• Record: found
              • Abstract: found
              • Article: not found

              American College of Sports Medicine Joint Position Statement. Nutrition and Athletic Performance.

              It is the position of the Academy of Nutrition and Dietetics, Dietitians of Canada, and the American College of Sports Medicine that the performance of, and recovery from, sporting activities are enhanced by well-chosen nutrition strategies. These organizations provide guidelines for the appropriate type, amount, and timing of intake of food, fluids, and supplements to promote optimal health and performance across different scenarios of training and competitive sport. This position paper was prepared for members of the Academy of Nutrition and Dietetics, Dietitians of Canada (DC), and American College of Sports Medicine (ACSM), other professional associations, government agencies, industry, and the public. It outlines the Academy's, DC's and ACSM's stance on nutrition factors that have been determined to influence athletic performance and emerging trends in the field of sports nutrition. Athletes should be referred to a registered dietitian/nutritionist for a personalized nutrition plan. In the United States and in Canada, the Certified Specialist in Sports Dietetics (CSSD) is a registered dietitian/nutritionist and a credentialed sports nutrition expert.

                Author and article information

                BMC Nutr
                BMC Nutr
                BMC Nutrition
                BioMed Central (London )
                4 September 2023
                4 September 2023
                : 9
                : 101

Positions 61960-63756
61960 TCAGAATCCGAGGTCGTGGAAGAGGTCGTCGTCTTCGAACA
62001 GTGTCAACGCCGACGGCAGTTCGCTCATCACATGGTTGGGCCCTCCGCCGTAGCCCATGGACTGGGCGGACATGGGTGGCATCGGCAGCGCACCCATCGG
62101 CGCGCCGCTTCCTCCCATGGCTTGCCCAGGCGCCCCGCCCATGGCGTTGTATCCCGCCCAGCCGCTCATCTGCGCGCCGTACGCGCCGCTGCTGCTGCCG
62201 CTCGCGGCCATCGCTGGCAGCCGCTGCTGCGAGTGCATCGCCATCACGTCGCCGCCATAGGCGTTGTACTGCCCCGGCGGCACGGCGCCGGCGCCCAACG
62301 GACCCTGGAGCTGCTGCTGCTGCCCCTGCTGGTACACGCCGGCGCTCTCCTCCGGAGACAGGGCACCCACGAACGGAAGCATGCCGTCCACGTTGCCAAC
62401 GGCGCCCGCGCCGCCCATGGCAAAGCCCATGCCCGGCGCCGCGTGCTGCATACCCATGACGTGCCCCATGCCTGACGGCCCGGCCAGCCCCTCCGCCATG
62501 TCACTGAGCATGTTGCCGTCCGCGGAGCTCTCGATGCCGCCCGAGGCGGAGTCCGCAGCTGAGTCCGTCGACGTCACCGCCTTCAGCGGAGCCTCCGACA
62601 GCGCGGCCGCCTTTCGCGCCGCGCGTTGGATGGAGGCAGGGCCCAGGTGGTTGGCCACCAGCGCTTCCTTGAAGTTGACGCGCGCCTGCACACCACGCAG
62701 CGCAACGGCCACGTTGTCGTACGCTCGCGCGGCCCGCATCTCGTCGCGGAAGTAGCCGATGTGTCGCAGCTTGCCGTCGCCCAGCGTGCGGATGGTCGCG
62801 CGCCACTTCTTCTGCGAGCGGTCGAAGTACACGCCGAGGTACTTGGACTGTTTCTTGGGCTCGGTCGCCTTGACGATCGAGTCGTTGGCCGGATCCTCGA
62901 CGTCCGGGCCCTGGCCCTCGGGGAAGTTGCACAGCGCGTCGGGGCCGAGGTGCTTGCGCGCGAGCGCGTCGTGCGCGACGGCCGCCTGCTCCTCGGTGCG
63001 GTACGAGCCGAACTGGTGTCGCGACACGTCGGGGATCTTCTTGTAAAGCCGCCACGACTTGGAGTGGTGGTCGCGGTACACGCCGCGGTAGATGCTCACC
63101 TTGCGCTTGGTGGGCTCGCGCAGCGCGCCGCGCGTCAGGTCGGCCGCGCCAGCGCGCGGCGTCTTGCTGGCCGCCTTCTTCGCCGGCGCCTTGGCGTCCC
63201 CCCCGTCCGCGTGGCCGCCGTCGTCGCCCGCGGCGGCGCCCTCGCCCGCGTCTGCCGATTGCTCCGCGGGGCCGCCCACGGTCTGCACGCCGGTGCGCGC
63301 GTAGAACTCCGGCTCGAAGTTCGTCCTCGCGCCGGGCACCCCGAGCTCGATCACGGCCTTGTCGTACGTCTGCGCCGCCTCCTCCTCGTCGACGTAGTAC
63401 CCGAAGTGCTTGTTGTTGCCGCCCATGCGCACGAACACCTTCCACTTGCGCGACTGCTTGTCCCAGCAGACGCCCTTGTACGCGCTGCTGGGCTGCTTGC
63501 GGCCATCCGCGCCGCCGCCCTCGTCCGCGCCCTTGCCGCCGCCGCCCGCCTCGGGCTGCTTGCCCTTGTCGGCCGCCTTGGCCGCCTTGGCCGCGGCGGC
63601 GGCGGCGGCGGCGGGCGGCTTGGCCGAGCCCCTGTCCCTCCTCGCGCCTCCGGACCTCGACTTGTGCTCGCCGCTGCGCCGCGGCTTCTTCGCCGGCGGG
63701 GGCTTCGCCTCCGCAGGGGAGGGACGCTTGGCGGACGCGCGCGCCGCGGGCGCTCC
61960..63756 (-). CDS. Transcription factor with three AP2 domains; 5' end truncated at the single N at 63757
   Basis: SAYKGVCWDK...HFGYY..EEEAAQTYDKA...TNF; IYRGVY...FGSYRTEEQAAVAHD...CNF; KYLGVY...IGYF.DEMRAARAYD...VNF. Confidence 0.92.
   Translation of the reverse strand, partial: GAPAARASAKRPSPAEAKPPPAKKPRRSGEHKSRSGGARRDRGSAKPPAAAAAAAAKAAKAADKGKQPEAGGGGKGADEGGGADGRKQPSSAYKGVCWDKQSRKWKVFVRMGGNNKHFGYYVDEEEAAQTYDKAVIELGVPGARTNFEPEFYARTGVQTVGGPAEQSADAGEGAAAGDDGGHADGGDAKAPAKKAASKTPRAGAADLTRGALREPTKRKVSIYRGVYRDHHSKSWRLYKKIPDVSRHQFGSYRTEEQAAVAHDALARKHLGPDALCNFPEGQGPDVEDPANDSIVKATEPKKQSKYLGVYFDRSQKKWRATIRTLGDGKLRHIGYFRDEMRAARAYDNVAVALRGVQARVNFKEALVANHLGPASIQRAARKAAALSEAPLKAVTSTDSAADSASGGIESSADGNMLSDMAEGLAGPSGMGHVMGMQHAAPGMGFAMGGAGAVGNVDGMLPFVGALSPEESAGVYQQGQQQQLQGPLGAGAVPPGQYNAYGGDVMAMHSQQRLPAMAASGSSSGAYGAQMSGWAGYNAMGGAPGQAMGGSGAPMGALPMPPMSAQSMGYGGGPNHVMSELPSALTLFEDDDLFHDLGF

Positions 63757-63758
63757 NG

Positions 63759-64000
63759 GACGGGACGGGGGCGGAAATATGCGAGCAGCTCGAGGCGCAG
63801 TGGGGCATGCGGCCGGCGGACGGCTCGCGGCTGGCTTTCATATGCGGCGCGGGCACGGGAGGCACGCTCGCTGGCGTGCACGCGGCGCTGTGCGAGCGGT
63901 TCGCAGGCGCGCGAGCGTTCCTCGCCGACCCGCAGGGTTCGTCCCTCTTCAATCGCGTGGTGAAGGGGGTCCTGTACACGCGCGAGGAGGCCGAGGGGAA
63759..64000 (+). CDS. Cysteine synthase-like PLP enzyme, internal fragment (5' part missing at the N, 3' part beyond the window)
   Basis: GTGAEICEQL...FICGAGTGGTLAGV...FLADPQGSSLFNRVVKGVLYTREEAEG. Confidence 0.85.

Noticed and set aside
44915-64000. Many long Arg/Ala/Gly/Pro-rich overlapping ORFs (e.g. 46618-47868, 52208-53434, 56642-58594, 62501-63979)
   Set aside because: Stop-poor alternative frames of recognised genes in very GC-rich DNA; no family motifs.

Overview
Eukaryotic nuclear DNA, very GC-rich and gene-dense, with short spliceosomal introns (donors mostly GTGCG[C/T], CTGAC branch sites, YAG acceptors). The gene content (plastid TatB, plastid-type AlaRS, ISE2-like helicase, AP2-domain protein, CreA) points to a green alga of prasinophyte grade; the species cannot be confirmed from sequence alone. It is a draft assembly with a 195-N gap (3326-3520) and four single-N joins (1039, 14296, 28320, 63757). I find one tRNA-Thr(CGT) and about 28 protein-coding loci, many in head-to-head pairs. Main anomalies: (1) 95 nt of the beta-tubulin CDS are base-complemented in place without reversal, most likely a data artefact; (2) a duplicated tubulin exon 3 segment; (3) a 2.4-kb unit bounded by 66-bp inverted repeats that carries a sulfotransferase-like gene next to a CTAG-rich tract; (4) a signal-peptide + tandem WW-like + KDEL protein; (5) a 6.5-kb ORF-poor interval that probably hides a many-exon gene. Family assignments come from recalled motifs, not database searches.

[1 ]GRID grid.27883.36, ISNI 0000 0000 8824 6371, Escola Superior Desporto e Lazer, , Instituto Politécnico de Viana do Castelo, Rua Escola Industrial e Comercial de Nun’Álvares, ; Viana do Castelo, 4900-347 Portugal
                [2 ]Research Center in Sports Performance, Recreation, Innovation and Technology (SPRINT), Viana do Castelo, Melgaço, 4960-320 Portugal
                [3 ]GRID grid.5808.5, ISNI 0000 0001 1503 7226, Tumour & Microenvironment Interactions Group, INEB- Institute of Biomedical Engineering, i3S-Instituto de Investigação e Inovação em Saúde, , Universidade do Porto, ; Rua Alfredo Allen, Porto, 4200-153 Portugal
                [4 ]Instituto Universitário de Ciências da Saúde, Rua Central de Gandra, Paredes, 4585-116 Portugal
                [5 ]GRID grid.8393.1, ISNI 0000000119412521, Faculty of Sports Science, , University of Extremadura, ; Cáceres, Spain
                [6 ]GRID grid.413026.2, ISNI 0000 0004 1762 5445, Department of Exercise Physiology, Faculty of Educational Sciences and Psychology, , University of Mohaghegh Ardabili, ; Ardabil, 5619911367 H.N Iran
                © BioMed Central Ltd., part of Springer Nature 2023

                Open Access This article is licensed under a Creative Commons Attribution 4.0 International License, which permits use, sharing, adaptation, distribution and reproduction in any medium or format, as long as you give appropriate credit to the original author(s) and the source, provide a link to the Creative Commons licence, and indicate if changes were made. The images or other third party material in this article are included in the article’s Creative Commons licence, unless indicated otherwise in a credit line to the material. If material is not included in the article’s Creative Commons licence and your intended use is not permitted by statutory regulation or exceeds the permitted use, you will need to obtain permission directly from the copyright holder. To view a copy of this licence, visit http://creativecommons.org/licenses/by/4.0/. The Creative Commons Public Domain Dedication waiver ( http://creativecommons.org/publicdomain/zero/1.0/) applies to the data made available in this article, unless otherwise stated in a credit line to the data.

                : 19 April 2023
                : 30 August 2023
                Custom metadata
                © BioMed Central Ltd., part of Springer Nature 2023

                anthropometry,youth,nutrition; mediterranean,team sports


                Comment on this article